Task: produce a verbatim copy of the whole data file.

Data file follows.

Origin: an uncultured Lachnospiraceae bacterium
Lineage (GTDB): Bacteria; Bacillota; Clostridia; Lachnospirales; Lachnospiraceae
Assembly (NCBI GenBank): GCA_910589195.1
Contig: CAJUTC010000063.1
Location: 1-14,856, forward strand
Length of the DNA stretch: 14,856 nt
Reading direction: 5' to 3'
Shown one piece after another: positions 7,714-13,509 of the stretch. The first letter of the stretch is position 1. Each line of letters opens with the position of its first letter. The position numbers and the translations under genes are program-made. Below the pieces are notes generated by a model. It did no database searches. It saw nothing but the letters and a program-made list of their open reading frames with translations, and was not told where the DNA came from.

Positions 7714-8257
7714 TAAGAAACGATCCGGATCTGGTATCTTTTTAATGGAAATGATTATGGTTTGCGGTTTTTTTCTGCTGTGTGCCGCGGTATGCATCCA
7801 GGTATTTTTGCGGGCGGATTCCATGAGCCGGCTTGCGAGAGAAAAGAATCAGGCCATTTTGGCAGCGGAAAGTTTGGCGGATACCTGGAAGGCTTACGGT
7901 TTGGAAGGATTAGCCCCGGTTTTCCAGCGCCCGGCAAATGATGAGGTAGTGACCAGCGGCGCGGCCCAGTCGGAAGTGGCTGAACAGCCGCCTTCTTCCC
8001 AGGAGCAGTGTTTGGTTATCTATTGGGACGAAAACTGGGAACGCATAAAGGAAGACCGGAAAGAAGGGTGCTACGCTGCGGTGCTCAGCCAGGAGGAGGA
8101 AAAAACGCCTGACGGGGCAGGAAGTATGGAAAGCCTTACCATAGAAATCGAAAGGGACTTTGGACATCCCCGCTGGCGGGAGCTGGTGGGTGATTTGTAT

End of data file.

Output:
Origin: an uncultured Lachnospiraceae bacterium
Lineage (GTDB): Bacteria; Bacillota; Clostridia; Lachnospirales; Lachnospiraceae
Assembly (NCBI GenBank): GCA_910589195.1
Contig: CAJUTC010000063.1
Location: 1-14,856, forward strand
Length of the DNA stretch: 14,856 nt
Reading direction: 5' to 3'
Shown one piece after another: positions 7,714-13,509 of the stretch. The first letter of the stretch is position 1. Each line of letters opens with the position of its first letter. The position numbers and the translations under genes are program-made. Below the pieces are notes generated by a model. It did no database searches. It saw nothing but the letters and a program-made list of their open reading frames with translations, and was not told where the DNA came from.

Positions 7714-8257
7714 TAAGAAACGATCCGGATCTGGTATCTTTTTAATGGAAATGATTATGGTTTGCGGTTTTTTTCTGCTGTGTGCCGCGGTATGCATCCA
7801 GGTATTTTTGCGGGCGGATTCCATGAGCCGGCTTGCGAGAGAAAAGAATCAGGCCATTTTGGCAGCGGAAAGTTTGGCGGATACCTGGAAGGCTTACGGT
7901 TTGGAAGGATTAGCCCCGGTTTTCCAGCGCCCGGCAAATGATGAGGTAGTGACCAGCGGCGCGGCCCAGTCGGAAGTGGCTGAACAGCCGCCTTCTTCCC
8001 AGGAGCAGTGTTTGGTTATCTATTGGGACGAAAACTGGGAACGCATAAAGGAAGACCGGAAAGAAGGGTGCTACGCTGCGGTGCTCAGCCAGGAGGAGGA
8101 AAAAACGCCTGACGGGGCAGGAAGTATGGAAAGCCTTACCATAGAAATCGAAAGGGACTTTGGACATCCCCGCTGGCGGGAGCTGGTGGGTGATTTGTAT